It is hard to summarise the plot of this show in season one because there is so many threads within the one story that I can't do it justice in one paragraph. I came to The Wire on the back of consistently positive noises from The Guardian in the UK and was pleased to find it more than an antidote to the type of cop show that CSI and Law & Order are examples of. For all their easy entertainment value they (specifically CSI) tend to be enclosed, glossy and superficial affairs that solve each case within 60 minutes (or maybe 120 if it is a special). Personally I've always preferred stuff like The Shield or H:LOTS because they have longer plans and a bit more depth. So with The Wire I was overjoyed that it took it a patient approach of developing a story beyond a quick bang and drafting characters that have reality in them as opposed to being nearer caricatures. This causes a slow built that allows room for the story to breathe – we are not rushed to tie everything up in 60 minutes but rather take a season to deliver a case that is often done very quickly. I can understand why some will see this as nothing happening, because it isn't bang-a-minute stuff; in fact the endings are roundly downbeat and restrained, no matter what has happened.

The direction and feel of the series is impressive. It is gritty without being overly styled, resulting in a very real feel, however it is the writing that worked best for me. The dialogue occasionally will wallow in pop-culture references in a last Tarantino fashion but this is the minority. Usually the dialogue is tough, convincing and realistic – moving the story forward, telling us things about the characters and never going for the easy cliché that some cop shows settle for as the norm. Although it was an HBO production, the use of swearing and nudity was restrained (well, by comparison with Sopranos and Oz) and it was all the better for it. The plot is simple from a height but get inside it and there are many threads (within the case and the characters) going on that are mostly interesting and engaging. The depth of plot works well and it makes it look easy whereas in reality it is difficult to develop so much with little time for each.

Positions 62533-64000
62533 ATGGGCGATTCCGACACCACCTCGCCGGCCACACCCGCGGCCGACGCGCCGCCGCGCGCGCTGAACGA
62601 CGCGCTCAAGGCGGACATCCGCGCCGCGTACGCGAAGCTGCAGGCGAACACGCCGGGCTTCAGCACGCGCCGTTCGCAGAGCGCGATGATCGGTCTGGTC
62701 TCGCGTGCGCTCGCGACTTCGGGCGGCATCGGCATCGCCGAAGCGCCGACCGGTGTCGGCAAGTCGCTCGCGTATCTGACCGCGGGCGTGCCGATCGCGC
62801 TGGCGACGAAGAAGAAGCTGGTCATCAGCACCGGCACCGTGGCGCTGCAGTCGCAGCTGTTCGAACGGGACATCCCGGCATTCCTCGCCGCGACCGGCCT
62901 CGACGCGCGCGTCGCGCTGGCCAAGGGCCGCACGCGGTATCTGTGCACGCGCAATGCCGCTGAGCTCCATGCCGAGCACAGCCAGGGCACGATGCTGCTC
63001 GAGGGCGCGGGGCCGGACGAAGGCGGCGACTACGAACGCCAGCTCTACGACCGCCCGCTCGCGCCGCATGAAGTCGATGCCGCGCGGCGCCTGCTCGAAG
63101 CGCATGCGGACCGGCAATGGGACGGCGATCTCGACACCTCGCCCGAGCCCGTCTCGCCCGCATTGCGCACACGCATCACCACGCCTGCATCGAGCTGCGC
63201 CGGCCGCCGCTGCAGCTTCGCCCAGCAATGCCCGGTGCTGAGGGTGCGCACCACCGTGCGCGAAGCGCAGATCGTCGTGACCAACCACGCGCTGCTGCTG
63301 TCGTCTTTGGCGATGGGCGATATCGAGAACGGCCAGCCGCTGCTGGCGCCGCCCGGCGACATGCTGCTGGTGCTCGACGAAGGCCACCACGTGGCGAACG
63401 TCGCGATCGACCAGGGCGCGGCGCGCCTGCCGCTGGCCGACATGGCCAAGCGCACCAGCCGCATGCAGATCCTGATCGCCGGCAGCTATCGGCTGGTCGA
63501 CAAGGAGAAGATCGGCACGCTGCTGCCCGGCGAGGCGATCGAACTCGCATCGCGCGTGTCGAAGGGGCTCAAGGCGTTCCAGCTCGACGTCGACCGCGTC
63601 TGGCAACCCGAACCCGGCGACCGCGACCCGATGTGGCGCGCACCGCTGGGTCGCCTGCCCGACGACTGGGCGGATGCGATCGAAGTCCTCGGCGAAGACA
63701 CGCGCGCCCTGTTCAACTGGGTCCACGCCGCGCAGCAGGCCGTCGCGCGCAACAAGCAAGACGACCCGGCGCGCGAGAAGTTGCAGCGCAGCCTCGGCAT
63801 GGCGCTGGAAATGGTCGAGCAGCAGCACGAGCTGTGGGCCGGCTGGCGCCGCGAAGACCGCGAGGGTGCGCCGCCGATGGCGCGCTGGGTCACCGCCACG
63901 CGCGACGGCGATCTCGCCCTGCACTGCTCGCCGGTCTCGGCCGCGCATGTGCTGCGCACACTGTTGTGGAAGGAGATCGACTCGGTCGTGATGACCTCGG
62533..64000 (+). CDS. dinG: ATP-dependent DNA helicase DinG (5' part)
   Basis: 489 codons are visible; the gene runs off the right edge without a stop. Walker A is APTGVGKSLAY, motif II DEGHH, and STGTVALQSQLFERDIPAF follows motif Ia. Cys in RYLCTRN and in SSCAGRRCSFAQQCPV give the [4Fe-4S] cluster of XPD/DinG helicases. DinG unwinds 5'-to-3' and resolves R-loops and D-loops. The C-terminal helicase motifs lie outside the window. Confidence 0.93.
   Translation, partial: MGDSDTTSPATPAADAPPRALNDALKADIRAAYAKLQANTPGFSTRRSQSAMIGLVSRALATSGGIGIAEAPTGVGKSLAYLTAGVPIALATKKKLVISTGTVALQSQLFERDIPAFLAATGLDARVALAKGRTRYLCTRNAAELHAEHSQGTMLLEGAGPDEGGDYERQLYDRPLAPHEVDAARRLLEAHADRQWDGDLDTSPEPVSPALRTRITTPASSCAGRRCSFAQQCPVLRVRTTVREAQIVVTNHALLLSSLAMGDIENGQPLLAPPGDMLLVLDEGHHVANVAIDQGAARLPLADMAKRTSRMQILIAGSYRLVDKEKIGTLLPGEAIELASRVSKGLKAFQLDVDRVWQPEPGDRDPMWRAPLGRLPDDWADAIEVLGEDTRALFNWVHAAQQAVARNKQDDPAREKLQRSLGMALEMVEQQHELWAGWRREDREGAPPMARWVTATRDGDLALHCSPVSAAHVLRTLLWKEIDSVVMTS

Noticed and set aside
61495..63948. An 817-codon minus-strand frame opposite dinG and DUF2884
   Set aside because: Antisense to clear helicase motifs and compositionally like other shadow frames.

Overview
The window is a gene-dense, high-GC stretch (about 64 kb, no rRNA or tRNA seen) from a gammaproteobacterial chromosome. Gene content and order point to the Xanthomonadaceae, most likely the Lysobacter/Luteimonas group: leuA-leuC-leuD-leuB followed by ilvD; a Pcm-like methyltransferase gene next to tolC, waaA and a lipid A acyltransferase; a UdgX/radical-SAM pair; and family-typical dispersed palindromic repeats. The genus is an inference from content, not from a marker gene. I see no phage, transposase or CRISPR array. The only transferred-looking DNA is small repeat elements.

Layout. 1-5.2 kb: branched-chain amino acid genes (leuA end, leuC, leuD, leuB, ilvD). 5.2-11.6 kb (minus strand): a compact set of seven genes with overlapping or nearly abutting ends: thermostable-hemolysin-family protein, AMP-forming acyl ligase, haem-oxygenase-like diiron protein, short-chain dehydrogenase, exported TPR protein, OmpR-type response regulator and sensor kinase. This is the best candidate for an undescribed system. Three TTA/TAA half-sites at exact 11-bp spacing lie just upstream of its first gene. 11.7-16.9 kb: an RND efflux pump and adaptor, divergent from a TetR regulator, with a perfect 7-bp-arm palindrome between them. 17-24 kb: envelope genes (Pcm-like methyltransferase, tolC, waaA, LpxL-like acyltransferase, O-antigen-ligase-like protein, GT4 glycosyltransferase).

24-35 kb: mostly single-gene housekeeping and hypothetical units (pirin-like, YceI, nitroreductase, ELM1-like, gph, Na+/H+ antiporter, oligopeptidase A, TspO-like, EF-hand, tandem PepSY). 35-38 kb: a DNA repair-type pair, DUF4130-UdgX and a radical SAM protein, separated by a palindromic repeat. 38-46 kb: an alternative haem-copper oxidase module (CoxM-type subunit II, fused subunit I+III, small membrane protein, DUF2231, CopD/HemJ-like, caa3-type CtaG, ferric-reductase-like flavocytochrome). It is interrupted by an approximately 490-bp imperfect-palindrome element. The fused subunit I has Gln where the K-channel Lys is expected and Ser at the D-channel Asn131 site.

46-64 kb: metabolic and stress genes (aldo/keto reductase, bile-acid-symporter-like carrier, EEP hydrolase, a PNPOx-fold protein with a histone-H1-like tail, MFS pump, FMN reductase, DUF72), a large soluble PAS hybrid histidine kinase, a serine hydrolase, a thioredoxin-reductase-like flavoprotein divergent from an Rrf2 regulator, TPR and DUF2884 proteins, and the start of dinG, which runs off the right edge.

The cast respond well to the intelligent approach by turning in strong performances. The series has "main" characters for sure but nobody hogs the limelight or pushes their performance to the fore. West is strong in the lead and has a driven character without ever thinking he is the main character to a detrimental degree. Reddick is on good form and works well within the dealing story and the political story. Gillard Jr had a role that he could have played like a hip-hop video but he doesn't – he is convincing but also brings out a person. Harris and Elba are given less to deal with in terms of character depth but they also turn in good characters. Those that do have to present the "dealing" side do so in a way that recognises the influence of hip-hop culture but doesn't forget the reality of their situation. Sohn was a bit heavy at first and I didn't like her slow delivery but she grew on me and did really well to prevent her character being used or becoming a cliché. Peters was a slow build but a good one, while True-Frost works well with a character that develops well within the unit. Gilliam and Lombardozzi work well together with simple characters that always hint at more. Pierce, Doman, Lovejoy and others demonstrate why it is hard to talk about the cast without talking about all of them.

Overall then, season 1 was just what I had hoped The Wire would be – intelligent, patient, respectful to the audience and totally engaging. Some viewers will be frustrated by this and may want the quick pace, simplistic morals and solutions of other cop shows but this is very rewarding in the way it is downbeat and very well delivered. Understandably not showy enough for a mass audience this is nonetheless worthy of everything good you have heard said about it.